This practice advisory addresses some of the factual scenarios and legal issues that may arise when seeking to suppress evidence unlawfully obtained at or near the border. This practice advisory supplements a prior LAC practice advisory, Motions to Suppress in Removal Proceedings: A General Overview, which has been updated to address certain strategic considerations concerning motions to suppress, including the advisability and timing of filing a concurrent request for prosecutorial discretion or a lawsuit for damages.
The American Immigration Law Foundation (AILF) is pleased to present the 2008 edition of "Appreciating America's Heritage" Teacher Resource Guide. First and foremost, this latest edition continues to keep the needs of classroom teachers in mind by providing new and innovative lesson plans, which can be implemented in any classroom, and book reviews for literature based lessons and research support. All materials included in these pages have been created by fellow educators who either serve as members of our Curriculum Advisory Board, have presented at an AILF symposium or have been awarded AILF classroom grants.
Indeed, there is conclusive evidence that granting amnesty to illegal immigrants enables them to boost their income, reducing socio-economic disparities. As part of the last attempt at immigration reform 25 years ago, the United States granted amnesty to nearly 3 million immigrants. A study carried out last November by the American Immigration Council found that whereas their homeownership rates and skills levels lagged those of equivalent ages who had been born in the United States, this gap had almost completely disappeared by 2006. Indeed, many of those who came to the United States in their late 20s and early 30s without the equivalent of a secondary education had improved their levels of qualifications, suggesting that they had invested time and money in remedial education.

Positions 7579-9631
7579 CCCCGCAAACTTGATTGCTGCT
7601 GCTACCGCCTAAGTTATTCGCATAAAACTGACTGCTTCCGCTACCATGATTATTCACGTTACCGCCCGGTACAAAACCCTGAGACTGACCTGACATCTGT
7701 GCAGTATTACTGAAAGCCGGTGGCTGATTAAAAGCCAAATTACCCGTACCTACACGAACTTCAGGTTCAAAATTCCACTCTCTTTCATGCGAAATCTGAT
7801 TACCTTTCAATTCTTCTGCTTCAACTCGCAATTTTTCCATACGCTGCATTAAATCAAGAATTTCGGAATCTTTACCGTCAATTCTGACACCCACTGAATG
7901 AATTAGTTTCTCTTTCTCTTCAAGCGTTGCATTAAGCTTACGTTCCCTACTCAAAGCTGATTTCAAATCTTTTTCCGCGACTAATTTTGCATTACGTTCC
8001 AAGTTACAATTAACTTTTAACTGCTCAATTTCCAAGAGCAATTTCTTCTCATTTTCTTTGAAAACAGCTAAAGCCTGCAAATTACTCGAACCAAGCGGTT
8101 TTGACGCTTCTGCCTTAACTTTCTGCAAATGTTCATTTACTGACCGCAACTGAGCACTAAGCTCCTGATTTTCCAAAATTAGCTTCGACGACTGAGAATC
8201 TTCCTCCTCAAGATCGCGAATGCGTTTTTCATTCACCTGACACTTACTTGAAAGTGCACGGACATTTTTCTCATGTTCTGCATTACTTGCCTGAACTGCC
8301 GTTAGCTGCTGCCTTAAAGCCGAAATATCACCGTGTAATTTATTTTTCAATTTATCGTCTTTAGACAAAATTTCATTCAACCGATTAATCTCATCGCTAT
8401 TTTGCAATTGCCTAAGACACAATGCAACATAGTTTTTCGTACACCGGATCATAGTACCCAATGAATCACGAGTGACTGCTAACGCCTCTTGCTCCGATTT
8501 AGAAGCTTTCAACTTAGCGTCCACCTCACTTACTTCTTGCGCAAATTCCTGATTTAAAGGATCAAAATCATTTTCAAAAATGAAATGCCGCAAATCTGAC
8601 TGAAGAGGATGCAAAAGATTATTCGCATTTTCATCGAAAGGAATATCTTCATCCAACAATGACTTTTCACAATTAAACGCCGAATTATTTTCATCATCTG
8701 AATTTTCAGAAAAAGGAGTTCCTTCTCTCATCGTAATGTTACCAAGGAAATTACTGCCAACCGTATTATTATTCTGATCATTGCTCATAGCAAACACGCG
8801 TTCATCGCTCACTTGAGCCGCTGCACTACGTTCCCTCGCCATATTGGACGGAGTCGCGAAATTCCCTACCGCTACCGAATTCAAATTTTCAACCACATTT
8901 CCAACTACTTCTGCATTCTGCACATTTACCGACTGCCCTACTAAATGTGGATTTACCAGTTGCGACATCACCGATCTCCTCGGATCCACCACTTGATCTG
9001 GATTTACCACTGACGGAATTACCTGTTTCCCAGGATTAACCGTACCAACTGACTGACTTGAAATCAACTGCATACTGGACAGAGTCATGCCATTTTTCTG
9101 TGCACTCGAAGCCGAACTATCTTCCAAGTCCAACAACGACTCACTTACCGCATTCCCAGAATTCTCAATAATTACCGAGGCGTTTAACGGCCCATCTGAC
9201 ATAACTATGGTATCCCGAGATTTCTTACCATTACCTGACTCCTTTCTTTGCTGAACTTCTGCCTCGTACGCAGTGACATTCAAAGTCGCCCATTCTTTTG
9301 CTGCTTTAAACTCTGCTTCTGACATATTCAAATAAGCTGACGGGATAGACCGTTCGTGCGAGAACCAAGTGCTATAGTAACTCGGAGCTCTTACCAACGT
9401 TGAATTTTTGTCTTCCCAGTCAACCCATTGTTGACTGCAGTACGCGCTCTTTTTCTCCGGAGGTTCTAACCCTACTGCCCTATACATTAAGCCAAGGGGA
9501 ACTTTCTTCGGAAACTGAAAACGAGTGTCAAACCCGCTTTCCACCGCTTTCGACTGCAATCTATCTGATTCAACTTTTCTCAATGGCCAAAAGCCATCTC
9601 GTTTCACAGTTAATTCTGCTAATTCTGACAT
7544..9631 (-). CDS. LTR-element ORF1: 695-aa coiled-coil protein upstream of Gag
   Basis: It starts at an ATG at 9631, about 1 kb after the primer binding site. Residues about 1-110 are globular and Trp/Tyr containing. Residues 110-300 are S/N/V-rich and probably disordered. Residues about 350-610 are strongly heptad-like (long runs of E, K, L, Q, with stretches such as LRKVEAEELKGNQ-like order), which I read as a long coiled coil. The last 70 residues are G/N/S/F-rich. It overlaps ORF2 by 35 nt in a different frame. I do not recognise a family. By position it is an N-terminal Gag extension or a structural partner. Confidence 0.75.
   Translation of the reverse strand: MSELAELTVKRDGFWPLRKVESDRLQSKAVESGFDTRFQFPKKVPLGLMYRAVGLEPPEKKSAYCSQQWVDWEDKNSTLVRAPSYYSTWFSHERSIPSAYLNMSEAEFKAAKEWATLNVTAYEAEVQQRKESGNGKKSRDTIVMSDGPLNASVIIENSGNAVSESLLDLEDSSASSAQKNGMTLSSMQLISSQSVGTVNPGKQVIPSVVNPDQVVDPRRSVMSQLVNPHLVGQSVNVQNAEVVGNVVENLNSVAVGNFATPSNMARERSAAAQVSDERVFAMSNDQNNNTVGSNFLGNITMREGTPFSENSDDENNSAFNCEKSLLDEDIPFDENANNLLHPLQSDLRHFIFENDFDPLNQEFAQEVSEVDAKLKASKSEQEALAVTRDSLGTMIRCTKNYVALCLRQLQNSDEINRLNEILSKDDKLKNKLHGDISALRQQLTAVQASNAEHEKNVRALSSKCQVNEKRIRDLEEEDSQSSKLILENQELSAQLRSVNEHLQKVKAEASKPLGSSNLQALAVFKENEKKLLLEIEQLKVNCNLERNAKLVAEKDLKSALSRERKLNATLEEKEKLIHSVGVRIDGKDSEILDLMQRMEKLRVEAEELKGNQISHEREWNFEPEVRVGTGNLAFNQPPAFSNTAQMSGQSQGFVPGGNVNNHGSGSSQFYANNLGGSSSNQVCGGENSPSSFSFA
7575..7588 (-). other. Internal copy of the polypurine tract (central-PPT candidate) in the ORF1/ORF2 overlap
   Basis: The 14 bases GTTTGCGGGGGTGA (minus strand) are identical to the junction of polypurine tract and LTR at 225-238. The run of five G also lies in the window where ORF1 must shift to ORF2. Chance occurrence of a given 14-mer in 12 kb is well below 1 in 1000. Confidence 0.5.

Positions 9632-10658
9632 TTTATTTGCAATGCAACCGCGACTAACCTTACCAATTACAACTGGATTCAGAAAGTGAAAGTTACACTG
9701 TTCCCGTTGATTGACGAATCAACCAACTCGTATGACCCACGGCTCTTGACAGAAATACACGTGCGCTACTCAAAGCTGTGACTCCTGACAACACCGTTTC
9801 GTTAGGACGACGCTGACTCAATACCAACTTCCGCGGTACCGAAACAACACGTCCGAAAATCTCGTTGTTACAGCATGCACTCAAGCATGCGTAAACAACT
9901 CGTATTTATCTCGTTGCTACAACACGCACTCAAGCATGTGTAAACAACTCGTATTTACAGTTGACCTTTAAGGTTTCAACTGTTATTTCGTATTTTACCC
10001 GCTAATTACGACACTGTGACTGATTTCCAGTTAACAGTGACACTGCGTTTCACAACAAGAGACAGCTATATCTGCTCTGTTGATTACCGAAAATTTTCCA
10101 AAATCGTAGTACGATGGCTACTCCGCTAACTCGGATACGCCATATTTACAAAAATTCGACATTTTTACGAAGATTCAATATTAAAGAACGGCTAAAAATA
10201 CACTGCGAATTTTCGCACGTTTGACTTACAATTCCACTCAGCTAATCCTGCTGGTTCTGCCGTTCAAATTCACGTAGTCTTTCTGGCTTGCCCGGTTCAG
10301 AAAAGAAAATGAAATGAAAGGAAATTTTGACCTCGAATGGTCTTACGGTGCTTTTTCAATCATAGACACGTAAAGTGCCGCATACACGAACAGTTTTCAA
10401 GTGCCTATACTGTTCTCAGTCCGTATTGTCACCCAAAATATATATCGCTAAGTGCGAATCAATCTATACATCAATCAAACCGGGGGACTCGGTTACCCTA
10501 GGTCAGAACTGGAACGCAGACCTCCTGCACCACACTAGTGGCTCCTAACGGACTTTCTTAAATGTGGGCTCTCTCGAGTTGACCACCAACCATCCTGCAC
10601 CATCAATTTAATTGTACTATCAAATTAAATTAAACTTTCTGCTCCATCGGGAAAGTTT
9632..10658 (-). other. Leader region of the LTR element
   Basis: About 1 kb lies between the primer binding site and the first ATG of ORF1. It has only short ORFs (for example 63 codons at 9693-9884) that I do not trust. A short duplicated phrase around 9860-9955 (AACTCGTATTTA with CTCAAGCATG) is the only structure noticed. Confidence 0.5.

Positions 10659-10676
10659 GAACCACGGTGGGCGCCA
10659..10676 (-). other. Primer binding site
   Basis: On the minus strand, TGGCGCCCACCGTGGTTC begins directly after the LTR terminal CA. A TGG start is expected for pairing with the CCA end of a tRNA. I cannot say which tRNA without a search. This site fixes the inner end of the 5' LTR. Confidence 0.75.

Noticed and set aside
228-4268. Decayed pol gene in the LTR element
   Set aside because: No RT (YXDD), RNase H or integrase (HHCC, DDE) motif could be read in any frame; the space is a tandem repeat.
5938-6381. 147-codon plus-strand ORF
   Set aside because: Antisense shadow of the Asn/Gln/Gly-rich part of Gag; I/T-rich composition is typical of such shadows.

Tell the LAC about your DOMA (Defense of Marriage Act) cases
AIC’s Legal Action Center is interested in hearing about pending immigration cases that involve the validity of a marriage involving a lesbian or gay foreign national. Please tell us about any case in which relief from removal hinges upon a qualifying spouse who is a lesbian or gay foreign national or any case in which an application for an immigration benefit (such as an I-130) hinges on recognition of a marriage involving a lesbian or gay foreign national. Reply if you have a case that currently is pending:
in federal court (either district court or the court of appeals);
before the BIA or an IJ; or
Please tell us the status of the case, what decisions have been made on the case, and whether the adjudicator has agreed to hold the case in abeyance until the constitutionality of the Defense of Marriage Act (DOMA) is resolved by the courts or until there is further action by the BIA in Matter of Dorman, 25 I&N Dec. 485 (Attorney General 2011).
In cooperation with Immigration Equality, the National Immigration Project and Northwest Immigrant Rights Project, we are interested in assessing the status of pending cases and exploring possible remedies.